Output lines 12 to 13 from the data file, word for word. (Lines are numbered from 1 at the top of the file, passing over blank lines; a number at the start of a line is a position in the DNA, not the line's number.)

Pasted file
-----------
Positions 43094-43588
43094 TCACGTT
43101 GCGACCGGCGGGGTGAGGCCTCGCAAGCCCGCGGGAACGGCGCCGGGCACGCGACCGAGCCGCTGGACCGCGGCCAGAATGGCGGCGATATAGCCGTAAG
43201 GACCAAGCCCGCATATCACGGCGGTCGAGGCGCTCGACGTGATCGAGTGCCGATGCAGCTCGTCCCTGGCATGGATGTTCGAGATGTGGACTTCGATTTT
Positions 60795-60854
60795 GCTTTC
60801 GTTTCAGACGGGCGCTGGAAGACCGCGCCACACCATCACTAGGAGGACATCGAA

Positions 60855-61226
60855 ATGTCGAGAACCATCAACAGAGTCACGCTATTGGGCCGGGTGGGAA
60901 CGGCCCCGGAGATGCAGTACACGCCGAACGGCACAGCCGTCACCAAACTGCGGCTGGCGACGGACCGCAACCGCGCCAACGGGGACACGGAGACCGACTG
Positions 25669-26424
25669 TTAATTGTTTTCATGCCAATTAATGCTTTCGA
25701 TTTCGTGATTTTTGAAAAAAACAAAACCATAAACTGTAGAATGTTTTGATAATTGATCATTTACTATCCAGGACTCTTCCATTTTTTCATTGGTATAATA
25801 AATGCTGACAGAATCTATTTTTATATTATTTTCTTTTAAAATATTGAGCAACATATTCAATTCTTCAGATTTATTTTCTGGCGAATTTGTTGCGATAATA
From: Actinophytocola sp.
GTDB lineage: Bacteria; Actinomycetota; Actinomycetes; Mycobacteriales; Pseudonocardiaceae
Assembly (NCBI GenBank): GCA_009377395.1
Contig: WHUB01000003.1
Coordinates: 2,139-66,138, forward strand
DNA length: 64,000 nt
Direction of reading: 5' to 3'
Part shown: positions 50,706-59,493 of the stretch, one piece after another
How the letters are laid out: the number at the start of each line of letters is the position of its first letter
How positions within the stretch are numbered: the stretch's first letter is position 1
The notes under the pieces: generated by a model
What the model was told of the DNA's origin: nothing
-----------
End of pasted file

25669 TTAATTGTTTTCATGCCAATTAATGCTTTCGA
25701 TTTCGTGATTTTTGAAAAAAACAAAACCATAAACTGTAGAATGTTTTGATAATTGATCATTTACTATCCAGGACTCTTCCATTTTTTCATTGGTATAATA